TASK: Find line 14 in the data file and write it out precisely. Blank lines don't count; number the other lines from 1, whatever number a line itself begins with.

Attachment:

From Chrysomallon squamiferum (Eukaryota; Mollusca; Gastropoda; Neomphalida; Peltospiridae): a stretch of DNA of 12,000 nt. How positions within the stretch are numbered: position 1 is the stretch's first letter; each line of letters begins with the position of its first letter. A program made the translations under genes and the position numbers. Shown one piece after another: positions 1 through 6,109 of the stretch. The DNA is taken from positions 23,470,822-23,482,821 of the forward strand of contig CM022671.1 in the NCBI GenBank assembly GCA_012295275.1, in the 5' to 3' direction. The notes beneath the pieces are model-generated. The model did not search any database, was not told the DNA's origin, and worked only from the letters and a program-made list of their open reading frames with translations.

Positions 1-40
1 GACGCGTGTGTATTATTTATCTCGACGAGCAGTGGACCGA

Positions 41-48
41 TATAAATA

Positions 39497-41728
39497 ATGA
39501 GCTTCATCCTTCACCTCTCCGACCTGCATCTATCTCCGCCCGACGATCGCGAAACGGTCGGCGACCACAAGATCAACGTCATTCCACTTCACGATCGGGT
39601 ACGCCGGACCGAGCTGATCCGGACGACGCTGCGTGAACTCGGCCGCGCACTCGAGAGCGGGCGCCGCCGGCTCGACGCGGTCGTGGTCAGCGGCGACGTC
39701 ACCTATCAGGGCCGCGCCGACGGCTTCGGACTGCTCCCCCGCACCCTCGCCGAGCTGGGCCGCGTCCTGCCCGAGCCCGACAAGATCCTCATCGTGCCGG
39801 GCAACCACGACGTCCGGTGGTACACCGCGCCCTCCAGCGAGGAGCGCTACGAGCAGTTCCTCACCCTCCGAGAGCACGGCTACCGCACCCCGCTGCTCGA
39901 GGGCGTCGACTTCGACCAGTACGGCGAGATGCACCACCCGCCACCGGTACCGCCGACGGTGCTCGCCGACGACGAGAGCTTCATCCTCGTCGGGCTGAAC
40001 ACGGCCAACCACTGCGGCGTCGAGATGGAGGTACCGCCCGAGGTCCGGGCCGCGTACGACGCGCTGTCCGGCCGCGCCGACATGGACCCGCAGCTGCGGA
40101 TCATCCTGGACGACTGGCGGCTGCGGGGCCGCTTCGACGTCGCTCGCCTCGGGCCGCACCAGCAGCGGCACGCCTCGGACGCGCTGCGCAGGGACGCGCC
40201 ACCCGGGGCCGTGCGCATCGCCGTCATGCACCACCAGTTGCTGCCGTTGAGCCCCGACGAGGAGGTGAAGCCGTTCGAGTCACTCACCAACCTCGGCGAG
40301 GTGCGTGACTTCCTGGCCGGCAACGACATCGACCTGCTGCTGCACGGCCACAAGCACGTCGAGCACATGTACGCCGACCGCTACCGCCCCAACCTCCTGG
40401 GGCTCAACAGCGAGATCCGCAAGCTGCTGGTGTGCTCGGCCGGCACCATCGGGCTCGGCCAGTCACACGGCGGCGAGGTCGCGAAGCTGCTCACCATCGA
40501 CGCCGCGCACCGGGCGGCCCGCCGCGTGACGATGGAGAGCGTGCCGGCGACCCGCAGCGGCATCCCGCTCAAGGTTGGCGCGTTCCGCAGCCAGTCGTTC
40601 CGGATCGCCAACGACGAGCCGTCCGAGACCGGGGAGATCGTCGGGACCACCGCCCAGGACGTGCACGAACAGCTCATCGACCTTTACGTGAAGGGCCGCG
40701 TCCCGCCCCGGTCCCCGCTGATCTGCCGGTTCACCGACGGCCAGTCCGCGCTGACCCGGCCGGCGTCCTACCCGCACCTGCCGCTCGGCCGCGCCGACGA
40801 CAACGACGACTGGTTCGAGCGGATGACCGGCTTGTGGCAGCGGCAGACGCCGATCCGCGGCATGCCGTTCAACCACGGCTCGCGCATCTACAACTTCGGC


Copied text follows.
40101 TCATCCTGGACGACTGGCGGCTGCGGGGCCGCTTCGACGTCGCTCGCCTCGGGCCGCACCAGCAGCGGCACGCCTCGGACGCGCTGCGCAGGGACGCGCC